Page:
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How do you create successful HDR photos? It’s a question that I’ve gotten from time to time, and before we get started with this post I do want to make clear that there’s no question that HDR photography is one of those never ending battle grounds in the photography world. Much like the Windows vs Apple battle of the PC world, HDR vs non-HDR is a battle that continues to stir the pot.
Five tips for successful HDR photos – for those that wish to do it!
While it’s always fun to add fuel to the fire from time to time, let’s put the argument of whether or not it’s a valid form of photography aside for a minute, and simply focus on trying to get those who wish to learn a new technique on the right track from the start.
This should be a no brainer and I really didn’t even want to put it into this article, but alas, here it is.
A tripod will not only allow you to stabilize each individual image (some of which may be fairly long shutter speeds), but in order to capture the full dynamic range of the scene you will need to take multiple exposures with your camera and it’s vital that these frames line up perfectly. A tripod will ensure that each frame you capture is identical to the previous one, with the only exception being the exposure times.
I see this all the time, and while I understand it’s a great way to get more out of a single exposure, it’s not really an HDR image. Yes you can create an underexposed, neutral, and over exposed image in Lightroom from the same RAW file, and then merge those three images into one HDR photo, but it’s really not the same as capturing individual images.
Why you ask? Simple. When you capture one exposure at a given set of settings (Exposure Values) on the exposure triangle you are recording data within that given range. No matter what you do to that file in post production the data captured by the camera doesn’t change – you’re only changing the way in which that data is output into an image.
When you capture three or more images at different exposures (EV), then those three images are all going to have different levels of data from which you can pull; allowing for a truly high dynamic range photograph. The more images you capture the more data you’ll have at your disposal. That being said there’s the law of diminishing returns, which basically means that there comes a point when adding more data to the pile doesn’t help improve the photograph.
Some people use HDR for every photograph they take. In fact it’s step two on this list of 10 Steps Every HDR Photographer Goes Through. You do not have to do this.
HDR stands for ‘high dynamic range’ so if you’re photographing a scene where the lighting is fairly even from shadows to highlights (the scene fits nicely on the histogram, with nothing clipped at either end of the scale) you don’t need to do HDR. Your camera is capable of pulling out enough detail from the highlights and shadows to cover the scene in its entirety with one exposure. It’s also probably not worth it to try capturing moving objects or people in HDR as they typically don’t look right when they get tonemapped.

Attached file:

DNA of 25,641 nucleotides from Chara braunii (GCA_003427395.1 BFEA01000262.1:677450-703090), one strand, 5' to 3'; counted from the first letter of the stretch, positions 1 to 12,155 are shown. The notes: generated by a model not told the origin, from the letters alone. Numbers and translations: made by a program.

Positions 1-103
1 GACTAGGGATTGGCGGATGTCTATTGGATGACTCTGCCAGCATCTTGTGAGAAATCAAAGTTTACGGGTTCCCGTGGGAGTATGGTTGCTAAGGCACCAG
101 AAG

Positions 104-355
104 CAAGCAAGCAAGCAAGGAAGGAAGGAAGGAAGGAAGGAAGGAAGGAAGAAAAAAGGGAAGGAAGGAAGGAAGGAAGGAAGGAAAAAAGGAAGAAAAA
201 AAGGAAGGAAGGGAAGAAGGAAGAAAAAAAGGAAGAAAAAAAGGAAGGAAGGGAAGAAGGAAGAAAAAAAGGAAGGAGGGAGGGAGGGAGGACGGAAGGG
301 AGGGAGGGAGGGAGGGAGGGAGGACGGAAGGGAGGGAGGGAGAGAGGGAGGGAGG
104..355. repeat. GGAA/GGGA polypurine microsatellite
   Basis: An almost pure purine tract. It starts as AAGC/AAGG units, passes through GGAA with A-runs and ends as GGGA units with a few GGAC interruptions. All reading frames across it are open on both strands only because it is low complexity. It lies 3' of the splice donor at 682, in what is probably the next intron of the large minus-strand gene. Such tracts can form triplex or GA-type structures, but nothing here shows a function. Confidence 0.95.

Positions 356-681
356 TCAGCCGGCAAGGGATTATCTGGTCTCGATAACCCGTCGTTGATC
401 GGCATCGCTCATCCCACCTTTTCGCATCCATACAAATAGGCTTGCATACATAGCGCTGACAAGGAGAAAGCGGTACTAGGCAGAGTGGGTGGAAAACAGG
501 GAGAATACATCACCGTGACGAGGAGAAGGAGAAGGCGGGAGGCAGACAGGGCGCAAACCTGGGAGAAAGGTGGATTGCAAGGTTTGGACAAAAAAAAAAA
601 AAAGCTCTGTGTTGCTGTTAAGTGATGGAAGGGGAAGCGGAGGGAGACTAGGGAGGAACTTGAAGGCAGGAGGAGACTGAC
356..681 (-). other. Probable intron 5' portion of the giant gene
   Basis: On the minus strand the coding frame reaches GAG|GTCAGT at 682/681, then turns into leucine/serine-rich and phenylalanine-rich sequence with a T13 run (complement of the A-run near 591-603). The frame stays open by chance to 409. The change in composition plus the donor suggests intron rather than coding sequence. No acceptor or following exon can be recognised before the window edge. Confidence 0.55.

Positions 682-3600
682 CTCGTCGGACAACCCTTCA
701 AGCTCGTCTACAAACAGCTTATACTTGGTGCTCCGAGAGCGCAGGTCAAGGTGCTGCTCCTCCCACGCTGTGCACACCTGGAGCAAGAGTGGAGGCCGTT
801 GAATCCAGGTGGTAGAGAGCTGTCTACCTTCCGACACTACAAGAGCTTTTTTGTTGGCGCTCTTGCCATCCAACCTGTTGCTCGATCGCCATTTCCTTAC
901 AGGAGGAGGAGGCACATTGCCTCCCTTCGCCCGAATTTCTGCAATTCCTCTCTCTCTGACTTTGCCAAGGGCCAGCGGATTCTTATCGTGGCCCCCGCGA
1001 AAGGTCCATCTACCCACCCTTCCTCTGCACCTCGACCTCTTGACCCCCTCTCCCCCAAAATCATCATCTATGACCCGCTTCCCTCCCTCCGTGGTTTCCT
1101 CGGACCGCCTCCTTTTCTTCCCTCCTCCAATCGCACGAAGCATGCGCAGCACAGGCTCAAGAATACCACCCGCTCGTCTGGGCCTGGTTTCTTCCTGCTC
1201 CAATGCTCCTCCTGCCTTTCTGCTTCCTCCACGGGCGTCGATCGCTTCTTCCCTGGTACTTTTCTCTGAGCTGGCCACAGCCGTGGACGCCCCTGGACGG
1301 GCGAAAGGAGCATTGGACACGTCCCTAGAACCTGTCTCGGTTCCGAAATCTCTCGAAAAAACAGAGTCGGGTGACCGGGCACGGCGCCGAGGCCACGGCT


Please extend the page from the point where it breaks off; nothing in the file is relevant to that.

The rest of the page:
Use it during sunrise or sunset, especially when you are photographing into the sun. Use it to photograph during the middle of the day. Use it to photograph architecture or man-made objects, as HDR has a way of really bringing out the detail of craftsmanship.
Once you capture your bracketed set of photos you’re going to want to put them together in the best way possible. There are a ton of great programs out there to do this, but I recommend using either HDR Soft’s Photomatix Pro or Nik Software’s HDR Efex Pro. There are free alternatives out there, but I find that they don’t do as good of a job at tone mapping. Remember the tone mapping process is done algorithmically so the more powerful the software’s algorithms, the better the end results.
This is where HDR really becomes a touchy subject. Some people say that it’s their style to create over the top, surrealistic style, HDR photography and other’s say that they are destroying the world of photography by creating these highly saturated and oddly lit photographs.
It’s easy to get carried away with tone mapping your images, but if your goal is to recreate what you saw, the best way to do this is to remember to tone it down a bit before you press that process button. It’s also a good idea to watch out for haloing which takes place typically along tree lines (as you see in the photo above above the dark trees on the left side of the image).
While this is not an exhaustive list of HDR tips, it is a good start to get you on the right track to capture your first high dynamic range photos. That said, if you’re a bit more experienced with HDR and are looking to take your HDR photography to the next level, check out this post Creating HDR Panoramic Photographs written by one of my buddies on his HDR workflow process for creating massive HDR Panoramic images.
Do you have some tips to add to the list? Leave one in the comments below!
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